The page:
Early success -- and setbacks
Strasburg’s career began at its peak. In his first career start, on June 8, 2010, he struck out 14 batters against the Pirates. That’s the third-most strikeouts by a pitcher in his Major League debut, behind only the 15 from Karl Spooner in 1954 and J.R. Richard in 1971. It’s quite the way to kick off a career, but it also served to confirm that his hype was justified, making it even harder to live up to that for every subsequent start of his career.
We all remember Strasburg's 2010 rookie season for his success (2.91 ERA in 12 starts), but also for how abruptly it ended. Following an August 21 start, Strasburg was diagnosed with a torn UCL and had to undergo season-ending Tommy John surgery. He didn't return until the following September.
The next year, 2012, saw the Nationals make the infamous decision to shut down Strasburg in early September, before the team's first postseason appearance since moving to D.C., in an effort to protect his arm. Yet there have been other injuries since, limiting Strasburg to 28 starts or fewer in all but two seasons -- 2013 and '14. Since those back-to-back years, the righty has averaged 24 starts and 145 innings, and he also had to sit out the '16 postseason due to injury.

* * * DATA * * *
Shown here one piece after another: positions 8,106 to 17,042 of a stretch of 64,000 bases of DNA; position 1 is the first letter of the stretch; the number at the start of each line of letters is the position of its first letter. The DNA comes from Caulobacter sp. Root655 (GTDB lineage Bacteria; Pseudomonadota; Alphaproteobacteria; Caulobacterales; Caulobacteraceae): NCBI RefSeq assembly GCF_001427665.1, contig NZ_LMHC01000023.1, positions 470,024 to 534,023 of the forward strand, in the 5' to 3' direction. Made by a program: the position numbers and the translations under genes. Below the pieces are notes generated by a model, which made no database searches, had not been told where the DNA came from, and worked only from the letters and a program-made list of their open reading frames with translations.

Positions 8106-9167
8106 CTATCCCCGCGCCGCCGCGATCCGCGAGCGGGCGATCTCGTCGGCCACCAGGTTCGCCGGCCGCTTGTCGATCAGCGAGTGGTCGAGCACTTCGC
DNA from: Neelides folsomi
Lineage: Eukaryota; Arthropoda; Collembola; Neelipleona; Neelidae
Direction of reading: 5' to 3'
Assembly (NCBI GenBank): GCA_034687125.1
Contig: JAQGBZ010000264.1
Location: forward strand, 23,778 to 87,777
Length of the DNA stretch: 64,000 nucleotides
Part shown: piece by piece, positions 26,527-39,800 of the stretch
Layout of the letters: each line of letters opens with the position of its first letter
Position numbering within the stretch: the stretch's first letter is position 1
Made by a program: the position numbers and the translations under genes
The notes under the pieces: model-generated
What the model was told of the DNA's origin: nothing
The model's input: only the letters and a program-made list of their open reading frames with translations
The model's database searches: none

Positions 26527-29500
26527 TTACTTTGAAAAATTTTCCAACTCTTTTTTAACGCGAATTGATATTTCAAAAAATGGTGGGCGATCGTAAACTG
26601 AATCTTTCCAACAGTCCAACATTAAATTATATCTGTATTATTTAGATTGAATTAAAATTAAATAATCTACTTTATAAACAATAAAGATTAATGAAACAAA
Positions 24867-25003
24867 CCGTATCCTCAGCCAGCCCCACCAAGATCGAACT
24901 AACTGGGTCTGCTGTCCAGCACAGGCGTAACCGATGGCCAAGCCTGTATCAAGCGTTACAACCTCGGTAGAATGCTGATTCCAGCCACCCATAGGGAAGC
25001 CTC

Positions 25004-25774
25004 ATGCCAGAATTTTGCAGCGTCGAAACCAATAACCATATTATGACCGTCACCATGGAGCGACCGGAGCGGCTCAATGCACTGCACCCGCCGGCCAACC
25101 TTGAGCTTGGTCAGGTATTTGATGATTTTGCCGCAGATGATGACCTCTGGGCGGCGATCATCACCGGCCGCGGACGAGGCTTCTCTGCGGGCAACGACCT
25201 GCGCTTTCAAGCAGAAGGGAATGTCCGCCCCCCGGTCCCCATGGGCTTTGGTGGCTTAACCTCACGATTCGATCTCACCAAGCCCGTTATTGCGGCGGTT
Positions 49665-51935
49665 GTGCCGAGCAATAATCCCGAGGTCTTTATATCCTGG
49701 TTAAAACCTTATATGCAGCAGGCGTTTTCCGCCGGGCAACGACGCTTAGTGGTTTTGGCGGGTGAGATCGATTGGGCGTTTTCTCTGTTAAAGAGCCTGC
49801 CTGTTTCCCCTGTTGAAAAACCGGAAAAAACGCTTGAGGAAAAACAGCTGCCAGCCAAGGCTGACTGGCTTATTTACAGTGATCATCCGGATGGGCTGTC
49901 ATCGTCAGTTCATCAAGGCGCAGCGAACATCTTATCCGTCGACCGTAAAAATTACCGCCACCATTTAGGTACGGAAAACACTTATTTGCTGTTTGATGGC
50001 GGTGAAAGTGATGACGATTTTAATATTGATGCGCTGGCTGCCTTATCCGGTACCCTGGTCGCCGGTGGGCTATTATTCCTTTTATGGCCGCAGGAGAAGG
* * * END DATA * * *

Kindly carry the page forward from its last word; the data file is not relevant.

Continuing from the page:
An impressive body of work
Despite all of that, Strasburg's 3.15 career ERA is sixth in the Majors since 2010, among that group with at least 1,000 innings. The only pitchers ahead of him are Kershaw, Sale, Johnny Cueto, Madison Bumgarner and Justin Verlander. As with the strikeout milestone, that’s pretty good company.
His 1.09 career WHIP is tied for fourth in that span with Kluber, also behind notables such as Kershaw, Sale and Scherzer.
Put that all together, and Strasburg has been worth more than 27 WAR in his career, per Baseball-Reference. Only Mike Trout has more among 2009 first-round picks, and Strasburg also stands up well in the up-and-down history of players selected No. 1 overall. Only 13 of the 45 No. 1 picks taken prior to Strasburg have more career WAR, and he is set up to pass at least four more former players this season or next.